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The Pandemic Life

The Pandemic Life


Wex Center artist Cameron Granger claims his own narrative during COVID

When local artist, filmmaker, and cultural critic Cameron Granger was invited by the Wexner Center for the Arts to contribute to its Cinetracts ‘20 program, he was thrilled to be producing art among artists he admires. Then the world changed when the pandemic struck, affecting his mindset, process, and priorities.

Stuck in New York City, Granger was unable to come home to Columbus to work alongside his chosen family in the place to which he feels connected. “I was in a different headspace than I was when I accepted the project,” he said. “So I had to figure out what I was going to do there.”

“I don’t like to make work from a reactionary place. I don’t feel like that’s my story to tell or that my work would be of service to those narratives. I try to make something that is coming from my personal point of view first.”

Certainly, the filmmaker, whose work often revolves around notions of blackness, would have plenty of relevant and timely material to draw from, given the growth of the Black Lives Matter movement, the subsequent nationwide protests, and the disproportionate impact of COVID-19 on communities of color. However, Granger said he wasn’t interested in explicitly making something about the protests or COVID.

“I don’t like to make work from a reactionary place. I don’t feel like that’s my story to tell or that my work would be of service to those narratives. I try to make something that is coming from my personal point of view first,” Granger said. “Honestly, like, not to say I do not have a stake in the protests—they are literally protesting for my existence—but I didn’t want to show up like that.”

Granger’s work is highly personal. He has collaborated with his mother, Sandra, on a body of artwork that includes a piece dedicated to his grandmother, Pearl. Other work includes an experimental piece inspired by stories of black youths slain in his hometown of Cleveland, Ohio. 

As his deadline for Cintetracts ’20 loomed, Granger’s mind weighed heavy. Living the pandemic life meant slowing down, giving him an opportunity to reflect and study, which he said has been his primary work of 2020. 

Although not his plan, he filmed his contribution on his laptop from the studio apartment he was subletting in New York City and focused on what he was feeling and studying. He had been doing some reading on Black people and their history of being redacted, and it was hitting close to home.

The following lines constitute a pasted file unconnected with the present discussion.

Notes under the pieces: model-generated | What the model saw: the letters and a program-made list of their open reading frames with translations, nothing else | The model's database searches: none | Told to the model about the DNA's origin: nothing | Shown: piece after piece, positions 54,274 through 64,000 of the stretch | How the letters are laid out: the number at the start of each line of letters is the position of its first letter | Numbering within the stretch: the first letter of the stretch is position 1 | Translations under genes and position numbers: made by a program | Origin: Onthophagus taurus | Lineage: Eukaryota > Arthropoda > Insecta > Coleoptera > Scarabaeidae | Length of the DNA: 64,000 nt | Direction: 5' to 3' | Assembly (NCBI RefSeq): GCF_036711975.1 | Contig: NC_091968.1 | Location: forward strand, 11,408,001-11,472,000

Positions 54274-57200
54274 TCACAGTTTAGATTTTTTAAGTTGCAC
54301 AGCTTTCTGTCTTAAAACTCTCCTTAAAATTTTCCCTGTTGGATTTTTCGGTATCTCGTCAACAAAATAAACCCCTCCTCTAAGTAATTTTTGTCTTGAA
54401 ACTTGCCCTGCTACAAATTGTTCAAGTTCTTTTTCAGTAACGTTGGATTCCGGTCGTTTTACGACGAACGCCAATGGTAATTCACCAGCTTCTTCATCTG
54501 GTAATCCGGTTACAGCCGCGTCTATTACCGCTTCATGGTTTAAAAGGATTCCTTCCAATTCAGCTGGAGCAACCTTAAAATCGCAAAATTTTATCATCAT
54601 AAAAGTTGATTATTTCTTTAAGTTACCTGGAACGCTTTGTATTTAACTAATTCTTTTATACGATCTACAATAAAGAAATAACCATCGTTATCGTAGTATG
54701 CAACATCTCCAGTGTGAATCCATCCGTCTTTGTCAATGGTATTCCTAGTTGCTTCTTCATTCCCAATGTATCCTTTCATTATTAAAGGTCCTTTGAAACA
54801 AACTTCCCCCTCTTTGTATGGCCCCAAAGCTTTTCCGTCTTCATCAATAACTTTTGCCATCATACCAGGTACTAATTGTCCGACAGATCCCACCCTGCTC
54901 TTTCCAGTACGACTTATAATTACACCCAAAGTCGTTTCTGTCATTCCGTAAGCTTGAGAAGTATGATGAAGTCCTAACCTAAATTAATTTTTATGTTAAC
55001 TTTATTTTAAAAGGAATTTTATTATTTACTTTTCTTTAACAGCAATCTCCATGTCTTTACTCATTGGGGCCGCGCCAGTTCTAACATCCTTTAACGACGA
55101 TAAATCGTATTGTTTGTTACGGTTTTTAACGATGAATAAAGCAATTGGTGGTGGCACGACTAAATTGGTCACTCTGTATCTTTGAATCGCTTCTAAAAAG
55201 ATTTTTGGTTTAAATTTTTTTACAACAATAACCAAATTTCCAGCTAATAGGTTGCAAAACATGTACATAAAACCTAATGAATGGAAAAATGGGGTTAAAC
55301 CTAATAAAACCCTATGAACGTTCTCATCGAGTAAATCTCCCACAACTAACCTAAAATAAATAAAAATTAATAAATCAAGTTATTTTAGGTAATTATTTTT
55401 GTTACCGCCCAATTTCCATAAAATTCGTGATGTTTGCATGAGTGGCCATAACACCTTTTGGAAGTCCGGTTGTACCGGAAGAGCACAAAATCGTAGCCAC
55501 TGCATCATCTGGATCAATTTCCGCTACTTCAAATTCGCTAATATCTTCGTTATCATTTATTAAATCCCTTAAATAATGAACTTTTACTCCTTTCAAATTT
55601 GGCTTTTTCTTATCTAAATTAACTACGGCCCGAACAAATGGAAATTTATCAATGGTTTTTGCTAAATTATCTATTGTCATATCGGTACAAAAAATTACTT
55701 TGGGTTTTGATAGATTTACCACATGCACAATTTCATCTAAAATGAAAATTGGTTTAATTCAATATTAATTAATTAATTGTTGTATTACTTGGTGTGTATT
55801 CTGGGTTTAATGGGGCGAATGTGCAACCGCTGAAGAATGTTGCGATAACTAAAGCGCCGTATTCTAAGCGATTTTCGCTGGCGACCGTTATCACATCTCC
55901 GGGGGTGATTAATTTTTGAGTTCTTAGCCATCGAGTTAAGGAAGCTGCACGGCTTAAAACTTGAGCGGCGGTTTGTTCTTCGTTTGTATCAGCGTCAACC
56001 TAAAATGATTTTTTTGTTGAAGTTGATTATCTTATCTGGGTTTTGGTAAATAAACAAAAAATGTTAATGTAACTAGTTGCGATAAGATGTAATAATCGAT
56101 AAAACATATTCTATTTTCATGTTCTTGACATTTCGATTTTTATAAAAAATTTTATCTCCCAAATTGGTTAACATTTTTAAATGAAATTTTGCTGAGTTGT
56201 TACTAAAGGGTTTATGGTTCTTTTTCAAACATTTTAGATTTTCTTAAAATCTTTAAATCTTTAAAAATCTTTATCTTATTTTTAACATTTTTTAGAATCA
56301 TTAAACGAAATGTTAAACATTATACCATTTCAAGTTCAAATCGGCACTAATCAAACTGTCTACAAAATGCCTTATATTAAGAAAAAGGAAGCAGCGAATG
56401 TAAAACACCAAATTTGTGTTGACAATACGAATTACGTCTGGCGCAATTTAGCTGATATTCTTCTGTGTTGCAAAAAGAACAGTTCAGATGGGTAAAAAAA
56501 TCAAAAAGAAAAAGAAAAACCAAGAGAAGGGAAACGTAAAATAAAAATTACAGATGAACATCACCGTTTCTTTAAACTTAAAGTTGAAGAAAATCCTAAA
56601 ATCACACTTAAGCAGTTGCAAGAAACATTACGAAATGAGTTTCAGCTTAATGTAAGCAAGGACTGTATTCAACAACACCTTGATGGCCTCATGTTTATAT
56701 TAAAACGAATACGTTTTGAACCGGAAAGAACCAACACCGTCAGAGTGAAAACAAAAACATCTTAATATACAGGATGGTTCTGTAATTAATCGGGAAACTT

As his following on Instagram grew, so did his discomfort. “I had all these new white people who were looking to me to perform my Blackness for them. I felt really uncomfortable that I couldn’t exist in the way I wanted to. So I wanted to hide. I was thinking about redaction as a way to control my own narrative to protect myself from that violent gaze,” he said. 


Besides that film for the Wex, Granger said he hasn’t really felt compelled to make much this year. The pandemic has helped him realize that he needed to change the way he was working. 

“I hope that one thing to come from this period of time is that we can all find ways to disinherit this really oppressive and heavy work ethic that we have inherited from capitalism,” said Granger. “It’s the belief that you always have to be working or producing your hardest at all times. You don’t have to do that,” he said. “In early March and April when there were many virtual discussions with artists, I thought ‘This is so stupid. People are literally dying. Why do I care about what a curator has to say?’” 

Granger said he felt limited in his practice and made a bold choice to shift his work as an artist so that he could make room for more community work that he cared about. He also realized that even while in New York, he could make an impact at home in Columbus. With that came the idea for the Get Free Telethon, a 24-hour livestream in July with performances, readings, film screenings, cooking demonstrations and discsusions to raise funds for Black Queer & Intersectional Collective, Healing Broken Circles, and Columbus Freedom Coalition. 

“Get Free was a big epiphany for me. I thought that I have these platforms, I know these people and I have access to these spaces. I can use this to support the work that I want to support. It wasn’t thinking about it as making art at the time, but it is communal art, public art. That’s what I am trying to do to— make more room in my practice toward that,” Granger said.

However, Granger says the most important work anyone can undertake right now is to take care of themselves. “If I do nothing else but workout and eat something good, I think that’s a total accomplishment. It’s all about sustainability. I’m claiming that for myself.” 

As galleries begin to fill their calendars again and shows go up, he says, “for better or for worse, I am trying to make sure that when things start up for real that I am in a place where I feel healthy and ready to jump back into it.”


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